Sometimes, you may need to show your respondents’ reactions to your stakeholders. You can use the video recordings to make a short clip of the biggest difficulties respondents experienced during the test, which you can later discuss with your project delivery team and stakeholders. 

Do Not Skip the Introduction

Make sure to warmly welcome your respondents and offer them some refreshments – this is really important! Allow them enough time to calm down and relax. During both personal and online testing, always start with easier questions. For example, where is the respondent from, what is their occupation, how was the traffic, what do they like etc. so they can get used to interacting with you. Before you start with the testing itself, explain the main procedures of the testing clearly and slowly. Tell the respondent how the test will proceed, ask them for permission to record the test and let them sign the consent form. Express your gratitude for their time and give them the promised remuneration (if you are using remuneration as a motivation tool) in exchange for the signed document confirming they have received their reward. It is better to take care of all the forms and financial aspects right after the respondents have arrived so that you will not need to worry about this later on. 

Before you start assigning tasks to the respondent, inform them that the goal of the test is to find deficiencies and problems with your prototype, not to test their abilities to respond to the given scenario. Reassure them that if they get stuck during the test, it does not mean they are to blame but that the product designer is. 

How Long the Test Should Take

Each respondent should spend no more than 45–60 minutes on the test. After this time frame, respondents start to feel tired and they tend to lose focus. 

How to Ensure the Best Possible Feedback

At the very beginning of the test, assign the respondent with a complex task that will check the whole pathway you aim to test. Ideally, the respondent should complete this task without your interference. Through this task, you should be able to tell if the respondent is able to complete the process by themself. You receive the most optimal feedback when you do not interfere with the respondent at all. This way, you’ll be able to assess if there is a part of the process that is confusing or unclear to your respondents.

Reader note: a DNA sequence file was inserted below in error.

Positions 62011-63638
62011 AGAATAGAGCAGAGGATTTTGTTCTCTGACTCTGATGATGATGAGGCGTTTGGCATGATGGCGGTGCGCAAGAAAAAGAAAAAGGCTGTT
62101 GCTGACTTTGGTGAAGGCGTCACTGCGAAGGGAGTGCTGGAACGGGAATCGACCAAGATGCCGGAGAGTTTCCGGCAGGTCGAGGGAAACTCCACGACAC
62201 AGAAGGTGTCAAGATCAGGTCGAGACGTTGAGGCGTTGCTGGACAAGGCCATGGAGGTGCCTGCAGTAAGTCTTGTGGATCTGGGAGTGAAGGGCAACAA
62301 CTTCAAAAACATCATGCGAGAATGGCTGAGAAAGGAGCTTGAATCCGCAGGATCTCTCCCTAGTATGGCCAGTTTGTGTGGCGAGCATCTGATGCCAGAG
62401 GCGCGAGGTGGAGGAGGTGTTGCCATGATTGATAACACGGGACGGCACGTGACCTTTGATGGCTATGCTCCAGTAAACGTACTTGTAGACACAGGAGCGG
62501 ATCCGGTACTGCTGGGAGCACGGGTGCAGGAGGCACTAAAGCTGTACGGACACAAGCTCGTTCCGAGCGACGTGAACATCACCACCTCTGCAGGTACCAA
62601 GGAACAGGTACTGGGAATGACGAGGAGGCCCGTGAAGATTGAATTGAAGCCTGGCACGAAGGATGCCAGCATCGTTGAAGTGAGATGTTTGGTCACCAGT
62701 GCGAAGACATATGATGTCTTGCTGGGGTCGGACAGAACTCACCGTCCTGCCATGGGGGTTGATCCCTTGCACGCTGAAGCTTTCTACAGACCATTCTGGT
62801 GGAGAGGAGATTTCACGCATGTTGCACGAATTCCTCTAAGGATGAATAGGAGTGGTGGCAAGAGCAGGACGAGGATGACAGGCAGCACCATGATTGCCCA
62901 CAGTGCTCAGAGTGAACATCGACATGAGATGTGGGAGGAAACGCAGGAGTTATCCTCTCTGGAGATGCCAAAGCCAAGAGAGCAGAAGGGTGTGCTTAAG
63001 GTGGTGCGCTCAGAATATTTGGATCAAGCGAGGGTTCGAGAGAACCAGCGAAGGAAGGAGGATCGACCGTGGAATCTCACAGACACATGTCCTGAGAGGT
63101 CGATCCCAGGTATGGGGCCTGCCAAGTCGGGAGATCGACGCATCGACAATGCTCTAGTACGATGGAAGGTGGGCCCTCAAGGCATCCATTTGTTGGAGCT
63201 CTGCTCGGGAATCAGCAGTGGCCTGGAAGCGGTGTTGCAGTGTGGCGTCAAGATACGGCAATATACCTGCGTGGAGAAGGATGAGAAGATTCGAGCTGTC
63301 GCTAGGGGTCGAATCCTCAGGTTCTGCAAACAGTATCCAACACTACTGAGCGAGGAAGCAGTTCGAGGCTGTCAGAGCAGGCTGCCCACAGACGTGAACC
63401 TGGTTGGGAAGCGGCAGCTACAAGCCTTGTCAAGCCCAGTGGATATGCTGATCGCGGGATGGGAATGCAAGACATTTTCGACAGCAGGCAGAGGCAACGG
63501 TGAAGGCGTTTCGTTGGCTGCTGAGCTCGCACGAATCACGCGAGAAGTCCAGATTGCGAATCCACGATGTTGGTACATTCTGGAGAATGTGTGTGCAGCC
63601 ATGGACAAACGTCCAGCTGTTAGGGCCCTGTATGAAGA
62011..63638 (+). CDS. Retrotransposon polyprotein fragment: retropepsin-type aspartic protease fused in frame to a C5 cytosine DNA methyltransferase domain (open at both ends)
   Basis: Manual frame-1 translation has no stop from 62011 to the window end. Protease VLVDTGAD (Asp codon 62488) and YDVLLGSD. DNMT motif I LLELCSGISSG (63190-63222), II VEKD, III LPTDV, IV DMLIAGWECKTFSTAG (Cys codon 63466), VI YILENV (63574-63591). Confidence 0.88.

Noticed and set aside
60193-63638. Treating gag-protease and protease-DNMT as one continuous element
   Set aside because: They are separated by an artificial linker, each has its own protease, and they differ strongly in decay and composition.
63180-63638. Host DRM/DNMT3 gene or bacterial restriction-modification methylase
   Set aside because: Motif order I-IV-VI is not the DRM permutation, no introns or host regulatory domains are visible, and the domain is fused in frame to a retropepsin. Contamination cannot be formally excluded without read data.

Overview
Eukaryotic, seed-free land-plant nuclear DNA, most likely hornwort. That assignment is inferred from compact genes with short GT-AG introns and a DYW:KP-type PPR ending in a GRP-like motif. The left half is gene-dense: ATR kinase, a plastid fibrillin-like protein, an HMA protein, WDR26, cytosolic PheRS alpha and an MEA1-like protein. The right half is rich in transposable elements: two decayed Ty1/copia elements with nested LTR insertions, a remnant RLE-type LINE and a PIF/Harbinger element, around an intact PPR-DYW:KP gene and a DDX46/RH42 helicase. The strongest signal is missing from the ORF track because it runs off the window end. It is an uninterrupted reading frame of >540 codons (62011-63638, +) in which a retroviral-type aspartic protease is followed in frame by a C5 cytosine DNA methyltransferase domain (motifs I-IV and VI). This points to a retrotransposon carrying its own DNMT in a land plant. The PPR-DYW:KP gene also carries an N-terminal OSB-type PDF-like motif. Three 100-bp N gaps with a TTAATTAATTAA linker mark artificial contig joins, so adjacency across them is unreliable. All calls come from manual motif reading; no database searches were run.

How Long You Should Wait for the Respondent’s Reaction

Some users take a really long time before they make up their mind about how they really feel about the product. If you interrupt them during the process, you risk losing valuable feedback. For you, it can feel like eternity, but be patient and wait just a few additional seconds. A good researcher should be able to patiently wait in silence to give the respondent enough time to decide what they thought of the test. By going into testing with this in mind, you can gain the patience required for effective results through practice. 

Even when the respondent asks about certain features, it is better to remain silent. The common saying applies here: „Silence is golden, speaking ruins testing.“ Most importantly, do not explain the feature you are testing to the respondent and do not justify its purpose just because you personally like this feature. The purpose of the test is not to sell the website or an application to the respondent, but rather to gain valuable information from them. If you can turn silence into your ally, you will gain constructive comments from your respondents.

What if the Respondent Does not Know How to Proceed or is Curious About the Next Steps?

It is essential not to offer direction to your respondents. If the respondent asks you how to proceed, it is the best to simply repeat the question. E. g. when the respondent asks „Is this button for completing my transaction“? You may reply: „Where do you think this button will take you?“ You can also transform the question into a situation in which the respondent would be by themselves: „What would you do in this situation if you were at home alone and you saw this button?“ The respondent’s answer can reveal frustration or shortcomings of the test. You may get a response saying that the respondent would have left the website or would have closed the application. This is an important result that you could have potentially lost if you had explained the function of the button.

 

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About the author

Michal Voják

Co-founder / userUP Leader

Michal is a pioneer in product discovery! He is behind the idea of this tool.